Faced with the daunting task of debugging Medicare computers before Jan. 1, 2000, the Clinton administration wants to put off scheduled increases in the payments for hospitals and doctors.

Republicans in Congress immediately seized on the plan, outlined in an internal memo, accusing the administration of backing down from agreements reached during lengthy negotiations over Medicare spending last year."I am very disappointed to hear of the administration's failure to implement Balanced Budget Act changes and its plan to delay payment updates for doctors and hospitals who care for our seniors," said Rep. Bill Thomas, R-Calif., chairman of the House Ways and Means health subcommittee. He scheduled a hearing next month to address the issue.

Medicare payments were already substantially cut in order to balance the federal budget, said Ari Fleischer, a Thomas spokesman.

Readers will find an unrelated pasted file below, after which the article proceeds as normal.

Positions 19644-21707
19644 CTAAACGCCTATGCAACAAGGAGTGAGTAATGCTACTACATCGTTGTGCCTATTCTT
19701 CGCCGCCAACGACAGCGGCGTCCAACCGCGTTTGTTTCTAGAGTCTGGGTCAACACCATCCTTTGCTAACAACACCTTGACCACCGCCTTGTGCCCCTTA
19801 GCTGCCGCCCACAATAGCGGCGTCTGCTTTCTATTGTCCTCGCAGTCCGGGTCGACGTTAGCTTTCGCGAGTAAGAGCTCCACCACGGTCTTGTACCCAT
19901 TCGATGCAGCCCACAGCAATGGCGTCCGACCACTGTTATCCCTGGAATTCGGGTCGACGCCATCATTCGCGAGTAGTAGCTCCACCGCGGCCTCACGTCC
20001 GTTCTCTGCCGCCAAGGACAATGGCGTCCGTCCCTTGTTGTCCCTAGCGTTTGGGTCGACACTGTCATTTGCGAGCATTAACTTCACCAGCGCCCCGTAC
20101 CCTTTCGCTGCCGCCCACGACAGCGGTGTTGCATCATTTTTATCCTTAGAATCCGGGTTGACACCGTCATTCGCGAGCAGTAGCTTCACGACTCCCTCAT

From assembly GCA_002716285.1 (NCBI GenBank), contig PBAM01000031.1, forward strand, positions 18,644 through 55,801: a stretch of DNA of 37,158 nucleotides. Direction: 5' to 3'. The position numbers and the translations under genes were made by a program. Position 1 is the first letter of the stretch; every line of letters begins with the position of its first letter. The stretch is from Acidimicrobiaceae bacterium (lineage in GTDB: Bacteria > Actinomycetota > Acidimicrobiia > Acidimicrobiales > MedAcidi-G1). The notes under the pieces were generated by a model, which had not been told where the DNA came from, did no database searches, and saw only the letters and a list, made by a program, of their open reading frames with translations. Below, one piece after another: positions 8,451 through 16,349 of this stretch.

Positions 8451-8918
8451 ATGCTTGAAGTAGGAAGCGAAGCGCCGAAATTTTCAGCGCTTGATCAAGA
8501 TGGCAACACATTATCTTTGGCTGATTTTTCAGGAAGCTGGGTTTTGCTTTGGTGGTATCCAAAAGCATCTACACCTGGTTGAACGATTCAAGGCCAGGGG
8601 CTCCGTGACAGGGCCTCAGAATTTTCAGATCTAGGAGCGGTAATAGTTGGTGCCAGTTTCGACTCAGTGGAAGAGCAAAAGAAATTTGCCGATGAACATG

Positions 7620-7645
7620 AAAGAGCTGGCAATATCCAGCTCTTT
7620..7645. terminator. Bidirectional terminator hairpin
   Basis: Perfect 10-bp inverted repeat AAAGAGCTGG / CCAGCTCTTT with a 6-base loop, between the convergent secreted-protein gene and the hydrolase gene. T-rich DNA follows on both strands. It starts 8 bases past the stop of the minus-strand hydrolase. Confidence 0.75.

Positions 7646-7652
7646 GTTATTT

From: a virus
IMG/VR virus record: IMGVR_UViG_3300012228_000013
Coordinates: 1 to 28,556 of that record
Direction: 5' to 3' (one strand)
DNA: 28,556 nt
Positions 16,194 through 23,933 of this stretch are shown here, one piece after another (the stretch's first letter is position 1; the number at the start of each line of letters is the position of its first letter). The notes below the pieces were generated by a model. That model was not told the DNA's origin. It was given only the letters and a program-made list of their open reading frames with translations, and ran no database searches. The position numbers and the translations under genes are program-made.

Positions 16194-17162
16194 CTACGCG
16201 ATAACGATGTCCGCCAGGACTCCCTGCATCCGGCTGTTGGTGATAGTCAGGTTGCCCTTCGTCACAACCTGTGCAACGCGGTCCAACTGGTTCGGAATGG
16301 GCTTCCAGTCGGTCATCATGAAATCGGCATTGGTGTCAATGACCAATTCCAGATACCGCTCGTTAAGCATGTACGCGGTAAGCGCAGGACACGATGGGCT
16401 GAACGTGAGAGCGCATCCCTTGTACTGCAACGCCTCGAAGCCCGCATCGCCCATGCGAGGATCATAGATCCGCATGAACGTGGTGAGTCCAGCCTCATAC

"The bottom can drop out if you cut doctors and hospitals too much," he said.

Administration officials plan to brief congressional staff about the issue next week. Any changes in payments would need congressional approval.

In a memo outlining the problem, Nancy-Ann Min DeParle, administrator of the agency that runs Medicare, explained that major changes must be made to computer systems to change payment rates. But contractors are working to overhaul those same computers to prevent them from crashing on Jan. 1, 2000.

Both tasks cannot be done at the same time, she said.

Computers have been programmed to use two-digit numbers to represent years, assuming they are in the 1900s. Without being fixed, computers will read the year 2000 as 1900.

Medicare's computers are among the most troubled in the federal government. If they aren't fixed, the government will be unable to pay its bills.

A Medicare spokesman emphasized the need to keep the system running.

"We're devising the right strategy to assure, come Jan. 1, 2000, Medicare subscribers get the health care they need and Medicare providers are paid promptly," said Chris Peacock, spokesman for the Health Care Financing Administration, which runs Medicare.